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You might be surprised at some of the issues addressed by existing fire safety codes. In a conversation with Robert Solomon, division manager for Building and Life Safety Code at the National Fire Protection Association (NFPA), he discussed how non-fire emergency movement situations are covered as well by their codes.
For example, NFPA is creating committees to investigate assembly and retail venue accidents, such as the fall accidents at baseball stadiums in 2011 and the stage collapse at the Indiana State Fair. On the retail side, there are the scenarios of strange crowd reactions to a "Bieber Fever" phenomenon or Black Friday sales. These create "crowd crush" or "crowd craze."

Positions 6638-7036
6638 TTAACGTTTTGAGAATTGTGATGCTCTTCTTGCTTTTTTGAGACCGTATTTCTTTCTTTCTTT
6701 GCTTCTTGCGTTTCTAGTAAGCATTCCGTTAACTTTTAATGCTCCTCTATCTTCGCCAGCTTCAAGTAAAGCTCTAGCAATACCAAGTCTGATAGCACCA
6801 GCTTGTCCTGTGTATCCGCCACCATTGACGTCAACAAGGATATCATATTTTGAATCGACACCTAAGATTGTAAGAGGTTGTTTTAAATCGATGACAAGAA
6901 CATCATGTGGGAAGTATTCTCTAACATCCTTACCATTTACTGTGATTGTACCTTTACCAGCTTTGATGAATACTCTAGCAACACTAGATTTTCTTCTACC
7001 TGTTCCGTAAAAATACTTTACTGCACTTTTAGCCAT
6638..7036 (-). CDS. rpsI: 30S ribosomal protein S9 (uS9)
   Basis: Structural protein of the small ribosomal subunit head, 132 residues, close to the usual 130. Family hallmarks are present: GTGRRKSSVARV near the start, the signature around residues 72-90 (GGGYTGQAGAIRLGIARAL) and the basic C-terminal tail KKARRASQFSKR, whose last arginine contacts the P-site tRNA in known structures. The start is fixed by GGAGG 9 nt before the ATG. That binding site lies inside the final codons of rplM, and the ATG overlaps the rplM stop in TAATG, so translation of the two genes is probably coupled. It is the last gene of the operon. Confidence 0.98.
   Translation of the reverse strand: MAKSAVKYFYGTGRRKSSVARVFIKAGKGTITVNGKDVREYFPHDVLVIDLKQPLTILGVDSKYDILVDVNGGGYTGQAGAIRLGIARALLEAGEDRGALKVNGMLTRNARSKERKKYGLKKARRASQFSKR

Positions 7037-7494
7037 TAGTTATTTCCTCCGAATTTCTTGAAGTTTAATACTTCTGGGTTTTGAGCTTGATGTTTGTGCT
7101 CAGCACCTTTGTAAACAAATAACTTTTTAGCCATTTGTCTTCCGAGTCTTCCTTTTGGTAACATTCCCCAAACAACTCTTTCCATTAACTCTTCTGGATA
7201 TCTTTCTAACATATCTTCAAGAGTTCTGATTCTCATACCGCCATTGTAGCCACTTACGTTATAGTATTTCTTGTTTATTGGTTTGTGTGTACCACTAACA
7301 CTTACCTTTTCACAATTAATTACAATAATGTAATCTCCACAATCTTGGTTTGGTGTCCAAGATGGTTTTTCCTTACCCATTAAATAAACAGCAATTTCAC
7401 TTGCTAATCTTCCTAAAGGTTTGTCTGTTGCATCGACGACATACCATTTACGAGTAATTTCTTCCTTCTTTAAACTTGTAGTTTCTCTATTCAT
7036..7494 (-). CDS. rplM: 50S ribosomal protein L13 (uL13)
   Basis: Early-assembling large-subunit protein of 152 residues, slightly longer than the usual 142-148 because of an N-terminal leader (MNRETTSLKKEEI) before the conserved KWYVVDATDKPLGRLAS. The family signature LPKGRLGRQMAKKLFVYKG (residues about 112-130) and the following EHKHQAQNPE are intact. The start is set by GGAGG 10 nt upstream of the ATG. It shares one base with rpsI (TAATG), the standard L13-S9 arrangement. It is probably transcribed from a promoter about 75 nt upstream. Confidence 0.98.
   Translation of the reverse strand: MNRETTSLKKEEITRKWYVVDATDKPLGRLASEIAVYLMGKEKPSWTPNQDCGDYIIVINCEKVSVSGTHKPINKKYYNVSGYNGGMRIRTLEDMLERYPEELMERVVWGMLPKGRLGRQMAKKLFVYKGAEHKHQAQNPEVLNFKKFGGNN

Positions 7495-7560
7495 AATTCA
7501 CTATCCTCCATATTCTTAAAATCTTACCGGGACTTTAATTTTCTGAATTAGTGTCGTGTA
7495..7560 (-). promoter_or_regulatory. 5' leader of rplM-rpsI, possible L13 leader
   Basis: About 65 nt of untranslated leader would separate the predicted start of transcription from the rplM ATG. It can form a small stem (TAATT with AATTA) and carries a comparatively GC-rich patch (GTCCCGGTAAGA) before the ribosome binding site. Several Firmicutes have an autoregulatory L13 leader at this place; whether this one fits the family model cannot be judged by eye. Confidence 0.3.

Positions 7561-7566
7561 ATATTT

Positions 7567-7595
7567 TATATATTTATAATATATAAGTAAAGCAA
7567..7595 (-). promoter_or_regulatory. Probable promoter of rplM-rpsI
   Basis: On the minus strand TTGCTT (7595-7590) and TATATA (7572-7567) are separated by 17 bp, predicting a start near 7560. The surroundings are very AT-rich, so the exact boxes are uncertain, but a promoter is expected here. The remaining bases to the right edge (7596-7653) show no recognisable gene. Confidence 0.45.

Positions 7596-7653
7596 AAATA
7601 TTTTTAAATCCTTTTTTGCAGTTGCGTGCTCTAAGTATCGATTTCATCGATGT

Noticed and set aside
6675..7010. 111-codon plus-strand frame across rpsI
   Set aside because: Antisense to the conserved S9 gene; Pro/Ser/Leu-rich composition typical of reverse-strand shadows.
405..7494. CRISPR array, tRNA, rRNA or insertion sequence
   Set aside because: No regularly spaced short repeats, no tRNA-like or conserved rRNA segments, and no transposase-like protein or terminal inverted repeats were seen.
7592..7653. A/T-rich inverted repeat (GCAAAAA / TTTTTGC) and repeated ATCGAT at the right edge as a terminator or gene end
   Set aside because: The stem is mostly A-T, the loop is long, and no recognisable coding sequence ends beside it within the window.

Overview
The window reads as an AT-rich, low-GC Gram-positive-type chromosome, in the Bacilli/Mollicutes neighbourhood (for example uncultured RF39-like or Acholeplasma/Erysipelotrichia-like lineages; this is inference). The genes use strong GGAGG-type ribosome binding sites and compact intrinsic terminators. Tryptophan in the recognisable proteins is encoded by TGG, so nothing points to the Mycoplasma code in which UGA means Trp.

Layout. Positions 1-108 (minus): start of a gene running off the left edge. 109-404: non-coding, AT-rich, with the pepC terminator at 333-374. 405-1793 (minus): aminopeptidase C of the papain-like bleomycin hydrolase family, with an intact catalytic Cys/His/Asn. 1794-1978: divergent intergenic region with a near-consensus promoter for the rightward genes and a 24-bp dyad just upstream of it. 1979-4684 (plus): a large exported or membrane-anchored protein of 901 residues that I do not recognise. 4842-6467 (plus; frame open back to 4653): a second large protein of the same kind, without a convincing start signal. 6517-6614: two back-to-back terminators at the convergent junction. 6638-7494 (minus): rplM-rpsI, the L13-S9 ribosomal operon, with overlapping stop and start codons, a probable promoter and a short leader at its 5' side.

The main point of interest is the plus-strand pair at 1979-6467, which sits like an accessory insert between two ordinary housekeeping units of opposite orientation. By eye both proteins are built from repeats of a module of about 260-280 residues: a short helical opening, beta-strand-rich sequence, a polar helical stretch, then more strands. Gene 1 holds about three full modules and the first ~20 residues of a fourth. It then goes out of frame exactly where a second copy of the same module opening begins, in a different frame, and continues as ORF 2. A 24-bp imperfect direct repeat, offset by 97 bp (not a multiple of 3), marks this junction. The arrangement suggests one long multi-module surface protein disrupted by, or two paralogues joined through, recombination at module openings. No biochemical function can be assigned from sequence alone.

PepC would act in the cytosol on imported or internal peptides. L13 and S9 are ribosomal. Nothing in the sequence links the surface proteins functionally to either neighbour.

NFPA codes actually address those types of scenarios, Solomon says. "We're very explicit as to how codes apply to these other non-fire emergencies," he says. Specifically in the case of the State Fair stage collapse, Solomon says, a wind event is a scenario addressed by the life safety code.
The NFPA committees will look at what can be done better in the code or what can be done to better educate on what already exists in the code to prevent these kinds of events, Solomon says.
Especially in the Life Safety Code, there are a lot of provisions dealing with these non-fire emergency situations. The provisions touch on operating features, such as infrastructure to contain or control crowds, crowd management, and metering the number of people coming in.